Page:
Moreover, preferably, the control unit may allow the charging portion to charge the nonaqueous-electrolyte secondary battery without allowing the heating portion to conduct the heating if a depth of charge detected by the charge-depth detecting portion is above the predetermined first threshold value.

According to this configuration, if a depth of charge detected by the charge-depth detecting portion is above the predetermined first threshold value, and therefore, if the cycle degradation in the nonaqueous-electrolyte secondary battery is aggravated by heating it, the nonaqueous-electrolyte secondary battery is charged without heated, thereby keeping the cycle degradation from being aggravated in the nonaqueous-electrolyte secondary battery.

In addition, preferably, the charging circuit may further include a cooling portion cooling the nonaqueous-electrolyte secondary battery, in which the control unit allows the cooling portion to cool the nonaqueous-electrolyte secondary battery if a depth of charge detected by the charge-depth detecting portion is above a second threshold value equal to or greater than the first threshold value.

According to this configuration, if the depth of charge of the nonaqueous-electrolyte secondary battery is above a second threshold value equal to or greater than the first threshold value, and therefore, if a cycle degradation is more effectively suppressed by cooling the nonaqueous-electrolyte secondary battery, then the cooling portion cools the nonaqueous-electrolyte secondary battery. This makes it possible to cool the nonaqueous-electrolyte secondary battery faster than natural cooling, thereby enhancing the cycle-degradation reduction effect.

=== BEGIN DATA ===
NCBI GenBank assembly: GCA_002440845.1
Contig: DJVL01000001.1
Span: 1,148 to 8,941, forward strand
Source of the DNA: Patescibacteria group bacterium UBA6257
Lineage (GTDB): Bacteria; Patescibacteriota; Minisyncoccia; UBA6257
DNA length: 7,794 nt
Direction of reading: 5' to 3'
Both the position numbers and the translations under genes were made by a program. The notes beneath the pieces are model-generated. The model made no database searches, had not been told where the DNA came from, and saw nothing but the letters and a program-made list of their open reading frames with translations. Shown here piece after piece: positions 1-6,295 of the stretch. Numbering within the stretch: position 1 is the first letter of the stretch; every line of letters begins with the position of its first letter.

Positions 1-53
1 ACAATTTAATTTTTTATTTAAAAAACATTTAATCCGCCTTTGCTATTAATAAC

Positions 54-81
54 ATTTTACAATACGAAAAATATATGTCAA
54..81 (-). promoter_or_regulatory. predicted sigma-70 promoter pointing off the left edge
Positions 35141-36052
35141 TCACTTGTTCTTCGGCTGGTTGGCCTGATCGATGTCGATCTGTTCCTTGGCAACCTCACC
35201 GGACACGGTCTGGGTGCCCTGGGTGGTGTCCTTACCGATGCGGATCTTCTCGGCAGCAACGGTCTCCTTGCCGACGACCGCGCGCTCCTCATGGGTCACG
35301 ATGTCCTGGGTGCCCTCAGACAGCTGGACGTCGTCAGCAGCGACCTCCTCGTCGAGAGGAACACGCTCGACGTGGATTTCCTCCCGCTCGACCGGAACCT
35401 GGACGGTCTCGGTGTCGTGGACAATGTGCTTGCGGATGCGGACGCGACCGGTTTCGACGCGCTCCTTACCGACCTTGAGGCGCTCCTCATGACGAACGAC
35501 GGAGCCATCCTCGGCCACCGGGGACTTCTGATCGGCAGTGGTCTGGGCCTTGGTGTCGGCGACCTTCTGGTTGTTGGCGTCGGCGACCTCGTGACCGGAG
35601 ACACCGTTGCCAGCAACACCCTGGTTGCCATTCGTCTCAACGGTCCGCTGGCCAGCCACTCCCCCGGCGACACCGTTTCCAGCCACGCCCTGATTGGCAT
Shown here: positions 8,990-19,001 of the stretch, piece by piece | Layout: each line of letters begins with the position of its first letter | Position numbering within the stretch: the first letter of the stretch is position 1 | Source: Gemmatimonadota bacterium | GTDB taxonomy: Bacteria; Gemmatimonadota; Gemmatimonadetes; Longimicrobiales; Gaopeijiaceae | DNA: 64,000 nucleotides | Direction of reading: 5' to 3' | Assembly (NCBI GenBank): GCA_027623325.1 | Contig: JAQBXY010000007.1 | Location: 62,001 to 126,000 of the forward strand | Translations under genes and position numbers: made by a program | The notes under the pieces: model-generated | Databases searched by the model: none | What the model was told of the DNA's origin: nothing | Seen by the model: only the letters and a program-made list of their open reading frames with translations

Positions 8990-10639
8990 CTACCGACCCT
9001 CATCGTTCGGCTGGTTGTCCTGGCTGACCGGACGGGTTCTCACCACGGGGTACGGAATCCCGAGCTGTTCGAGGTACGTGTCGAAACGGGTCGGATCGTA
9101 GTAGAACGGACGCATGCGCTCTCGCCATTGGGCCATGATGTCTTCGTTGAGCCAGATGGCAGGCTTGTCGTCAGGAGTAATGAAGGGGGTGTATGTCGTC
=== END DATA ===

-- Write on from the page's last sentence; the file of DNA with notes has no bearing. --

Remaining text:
Furthermore, preferably, the charging circuit may further include: a charge-depth detecting portion detecting a depth of charge equivalent to the ratio of a charging capacity to a battery rated capacity in the nonaqueous-electrolyte secondary battery; and a temperature detecting portion detecting a temperature of the nonaqueous-electrolyte secondary battery, in which the control unit controls a heating operation conducted by the heating portion in such a way that the temperature lowers as the depth of charge detected by the charge-depth detecting portion increases, while allowing the charging portion to charge the nonaqueous-electrolyte secondary battery.

The temperature for enhancing the cycle-degradation reduction effect lowers as the charge depth of the nonaqueous-electrolyte secondary battery increases and the charge depth of the nonaqueous-electrolyte secondary battery rises gradually as the charging portion continues the charge. Therefore, the cycle-degradation reduction effect becomes greater by lowering the temperature of the nonaqueous-electrolyte secondary battery gradually as the charge depth rises when charged.

Moreover, preferably, the charging circuit may further include a cooling portion cooling the nonaqueous-electrolyte secondary battery, in which the control unit controls the heating operation conducted by the heating portion and a cooling operation conducted by the cooling portion in such a way that the temperature lowers as the depth of charge detected by the charge-depth detecting portion increases, while allowing the charging portion to charge the nonaqueous-electrolyte secondary battery.

According to this configuration, the control unit controls the heating operation conducted by the heating portion and the cooling operation conducted by the cooling portion in such a way that the temperature lowers as the depth of charge detected by the charge-depth detecting portion increases. In this case, the temperature of the nonaqueous-electrolyte secondary battery becomes lower more quickly than cooling the nonaqueous-electrolyte secondary battery naturally by stopping the heating portion from heating it. This makes it possible to drop the temperature of the nonaqueous-electrolyte secondary battery at a speed corresponding to a charge-depth rising speed, thereby enhancing the cycle-degradation reduction effect.